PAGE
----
American Chicken: What Labels Won't Tell You

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Processed chicken joined the long list of products OK-ed for import to the United States from China. However, health standards in Chinese food processing plants raise concerns.

Four Chinese poultry processors received approval from the Department of Agriculture to export processed chicken meat to the U.S., reported the New York Times. The chicken meat must originate in the U.S. However, after being ground, shredded, cooked, heat-treated and pumped full of preservatives, the meat will return to the United States without any labeling to let consumers know where the chicken was processed.

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Considering the mountain of health threats the Chinese people themselves face from lax food safety regulation and enforcement, American consumers may be reticent to chomp on a chicken nugget processed in China.

For example in 2008, six infants died from tainted baby formula and 54,000 were hospitalized. The Chinese now smuggle formula manufactured in other nations, reported the L.A. Times. In just the past year, Chinese consumers have been fed rat meat passed off as mutton, pesticide-laced ginger, cadmium-tainted rice and copper-sulfate contaminated preserved duck eggs, according to the New York Times.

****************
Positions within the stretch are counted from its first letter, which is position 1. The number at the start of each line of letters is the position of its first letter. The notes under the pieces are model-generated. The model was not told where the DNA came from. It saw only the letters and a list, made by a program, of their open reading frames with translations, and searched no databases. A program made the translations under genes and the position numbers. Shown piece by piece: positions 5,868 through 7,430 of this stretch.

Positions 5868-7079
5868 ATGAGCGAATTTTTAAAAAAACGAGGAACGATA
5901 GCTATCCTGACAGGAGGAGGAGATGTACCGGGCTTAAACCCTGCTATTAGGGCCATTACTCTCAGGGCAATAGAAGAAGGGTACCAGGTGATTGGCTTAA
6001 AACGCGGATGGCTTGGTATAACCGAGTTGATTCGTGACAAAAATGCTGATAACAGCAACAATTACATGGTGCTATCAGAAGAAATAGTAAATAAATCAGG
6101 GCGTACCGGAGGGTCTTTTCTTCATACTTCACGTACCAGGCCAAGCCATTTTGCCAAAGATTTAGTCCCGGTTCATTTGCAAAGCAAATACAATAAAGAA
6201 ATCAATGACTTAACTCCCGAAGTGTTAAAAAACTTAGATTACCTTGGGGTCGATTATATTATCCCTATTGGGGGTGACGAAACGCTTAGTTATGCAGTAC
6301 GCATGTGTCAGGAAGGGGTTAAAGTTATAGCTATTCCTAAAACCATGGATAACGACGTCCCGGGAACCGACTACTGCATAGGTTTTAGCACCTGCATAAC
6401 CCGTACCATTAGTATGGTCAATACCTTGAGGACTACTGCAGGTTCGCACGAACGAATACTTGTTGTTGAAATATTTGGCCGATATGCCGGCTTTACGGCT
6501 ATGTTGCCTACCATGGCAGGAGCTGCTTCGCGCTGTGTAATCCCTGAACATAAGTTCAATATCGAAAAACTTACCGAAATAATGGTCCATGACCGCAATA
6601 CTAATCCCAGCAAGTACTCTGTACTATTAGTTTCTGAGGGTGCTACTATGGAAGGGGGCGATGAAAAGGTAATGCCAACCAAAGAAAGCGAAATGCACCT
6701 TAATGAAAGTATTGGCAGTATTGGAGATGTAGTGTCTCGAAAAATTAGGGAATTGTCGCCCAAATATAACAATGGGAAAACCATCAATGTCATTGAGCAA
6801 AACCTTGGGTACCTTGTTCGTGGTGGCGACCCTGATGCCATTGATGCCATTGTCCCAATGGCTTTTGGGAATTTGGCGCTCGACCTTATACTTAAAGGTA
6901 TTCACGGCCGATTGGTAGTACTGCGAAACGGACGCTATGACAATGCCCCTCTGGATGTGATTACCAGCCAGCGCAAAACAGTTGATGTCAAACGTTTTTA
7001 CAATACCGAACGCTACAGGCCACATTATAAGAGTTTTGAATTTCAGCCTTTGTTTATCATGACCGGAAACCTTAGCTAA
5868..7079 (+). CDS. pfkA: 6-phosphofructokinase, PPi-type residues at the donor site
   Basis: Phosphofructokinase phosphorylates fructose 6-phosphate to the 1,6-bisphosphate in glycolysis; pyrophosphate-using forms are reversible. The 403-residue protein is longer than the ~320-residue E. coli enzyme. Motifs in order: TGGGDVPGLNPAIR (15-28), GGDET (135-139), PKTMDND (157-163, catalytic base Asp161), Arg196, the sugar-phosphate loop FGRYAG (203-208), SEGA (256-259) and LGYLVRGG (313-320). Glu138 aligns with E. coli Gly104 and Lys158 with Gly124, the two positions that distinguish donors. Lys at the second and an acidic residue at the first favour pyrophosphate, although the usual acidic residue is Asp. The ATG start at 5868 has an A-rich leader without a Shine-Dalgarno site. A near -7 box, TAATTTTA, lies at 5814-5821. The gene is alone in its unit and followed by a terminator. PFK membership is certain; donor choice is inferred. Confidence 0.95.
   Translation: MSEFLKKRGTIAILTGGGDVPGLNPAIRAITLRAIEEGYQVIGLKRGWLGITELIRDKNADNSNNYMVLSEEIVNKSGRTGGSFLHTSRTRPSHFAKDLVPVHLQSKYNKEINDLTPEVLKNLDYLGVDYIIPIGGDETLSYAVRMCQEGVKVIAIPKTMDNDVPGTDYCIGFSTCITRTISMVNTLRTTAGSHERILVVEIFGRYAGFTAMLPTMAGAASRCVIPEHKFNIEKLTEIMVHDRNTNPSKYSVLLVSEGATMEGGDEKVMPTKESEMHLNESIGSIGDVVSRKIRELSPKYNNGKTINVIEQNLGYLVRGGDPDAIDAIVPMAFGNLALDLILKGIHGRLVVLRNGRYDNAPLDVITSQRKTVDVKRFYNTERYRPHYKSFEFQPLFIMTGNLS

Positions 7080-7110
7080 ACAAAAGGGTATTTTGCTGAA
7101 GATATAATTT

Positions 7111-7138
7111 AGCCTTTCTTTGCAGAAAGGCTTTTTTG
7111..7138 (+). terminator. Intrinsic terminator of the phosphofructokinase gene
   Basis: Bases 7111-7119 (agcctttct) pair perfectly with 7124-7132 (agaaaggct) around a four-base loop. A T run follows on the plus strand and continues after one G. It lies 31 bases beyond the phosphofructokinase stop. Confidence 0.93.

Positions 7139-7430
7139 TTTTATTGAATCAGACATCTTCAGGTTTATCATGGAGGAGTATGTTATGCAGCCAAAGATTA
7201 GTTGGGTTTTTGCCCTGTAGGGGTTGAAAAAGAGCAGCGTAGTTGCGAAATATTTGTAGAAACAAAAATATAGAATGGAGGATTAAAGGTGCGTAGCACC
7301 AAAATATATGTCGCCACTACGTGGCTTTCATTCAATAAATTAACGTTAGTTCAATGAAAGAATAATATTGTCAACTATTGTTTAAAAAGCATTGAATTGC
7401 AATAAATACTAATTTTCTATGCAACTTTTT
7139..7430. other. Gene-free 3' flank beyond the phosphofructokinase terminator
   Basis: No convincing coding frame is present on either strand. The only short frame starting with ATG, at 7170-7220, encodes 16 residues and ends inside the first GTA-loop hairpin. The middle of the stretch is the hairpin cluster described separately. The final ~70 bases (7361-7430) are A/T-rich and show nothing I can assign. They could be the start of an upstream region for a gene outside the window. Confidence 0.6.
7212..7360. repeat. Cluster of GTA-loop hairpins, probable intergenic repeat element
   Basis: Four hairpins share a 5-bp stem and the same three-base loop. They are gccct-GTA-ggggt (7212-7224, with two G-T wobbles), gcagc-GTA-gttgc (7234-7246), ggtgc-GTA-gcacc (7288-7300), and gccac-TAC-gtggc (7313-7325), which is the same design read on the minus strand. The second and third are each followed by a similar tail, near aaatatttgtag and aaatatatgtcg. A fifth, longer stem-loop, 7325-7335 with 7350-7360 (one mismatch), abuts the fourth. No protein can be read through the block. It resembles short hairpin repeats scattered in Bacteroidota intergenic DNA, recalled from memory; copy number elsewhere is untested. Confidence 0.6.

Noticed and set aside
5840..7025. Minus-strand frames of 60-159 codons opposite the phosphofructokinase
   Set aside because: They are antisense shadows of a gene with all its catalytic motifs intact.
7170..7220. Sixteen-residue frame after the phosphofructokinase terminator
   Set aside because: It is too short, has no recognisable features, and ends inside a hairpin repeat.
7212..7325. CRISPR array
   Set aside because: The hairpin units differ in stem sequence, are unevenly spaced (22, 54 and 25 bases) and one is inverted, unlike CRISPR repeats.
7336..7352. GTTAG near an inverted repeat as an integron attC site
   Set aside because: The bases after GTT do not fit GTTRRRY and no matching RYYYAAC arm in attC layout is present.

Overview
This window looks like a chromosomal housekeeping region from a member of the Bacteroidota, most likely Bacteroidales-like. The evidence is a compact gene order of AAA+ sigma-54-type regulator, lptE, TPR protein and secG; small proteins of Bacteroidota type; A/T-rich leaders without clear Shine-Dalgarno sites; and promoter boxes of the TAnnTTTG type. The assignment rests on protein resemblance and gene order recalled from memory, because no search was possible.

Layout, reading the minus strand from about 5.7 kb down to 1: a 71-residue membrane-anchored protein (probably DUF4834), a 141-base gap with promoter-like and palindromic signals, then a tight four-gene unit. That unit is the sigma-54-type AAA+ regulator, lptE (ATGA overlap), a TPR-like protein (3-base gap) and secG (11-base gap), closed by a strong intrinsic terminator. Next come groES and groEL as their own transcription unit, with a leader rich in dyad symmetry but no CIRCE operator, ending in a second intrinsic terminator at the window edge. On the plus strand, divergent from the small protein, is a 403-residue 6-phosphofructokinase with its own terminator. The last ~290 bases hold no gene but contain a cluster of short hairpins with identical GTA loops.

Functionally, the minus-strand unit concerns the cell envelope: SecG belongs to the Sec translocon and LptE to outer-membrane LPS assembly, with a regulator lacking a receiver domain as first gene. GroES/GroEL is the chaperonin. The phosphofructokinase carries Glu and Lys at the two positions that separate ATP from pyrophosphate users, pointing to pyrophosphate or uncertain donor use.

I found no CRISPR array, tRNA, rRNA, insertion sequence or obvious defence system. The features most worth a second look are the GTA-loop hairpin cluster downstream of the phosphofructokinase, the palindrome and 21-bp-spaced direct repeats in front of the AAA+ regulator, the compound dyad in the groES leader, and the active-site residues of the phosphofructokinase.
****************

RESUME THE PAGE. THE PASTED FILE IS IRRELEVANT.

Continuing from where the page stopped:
Chicken nuggets already occupy the same level of the human food chain as hot dogs. They are not the best cuts of meat, and they often contain numerous chemical additives. However, at least the processed chicken produced in the U.S. came from a factory that had direct oversight by the U.S. Department of Agriculture and Food and Drug Administration.

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Chinese officials contend that their food processing plants shouldn’t be held to the same standards as other nations.

“If we were to take European Union air quality standards and apply them to Beijing, we would fail every day,” said Wang Zhutian, assistant to the director at the National Centre for Food Safety Risk Assessment, on China National Radio.

One goal in opening the U.S. to Chinese-processed chicken is to encourage the world’s most populous nation to open it’s gates to more American agricultural imports, including beef. China doesn’t allow U.S. beef into the nation because of fear over mad cow disease.

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“We’re hoping the Chinese will look a little more favorably on our chicken products and on other U.S. agricultural imports,” said Tom Super, spokesman for the chicken processing industry group the National Chicken Council, in the New York Times.

However, there are no guarantees that China will allow more U.S. imports.

IMAGE: Chicken nuggets (Public domain, Wikimedia Commons)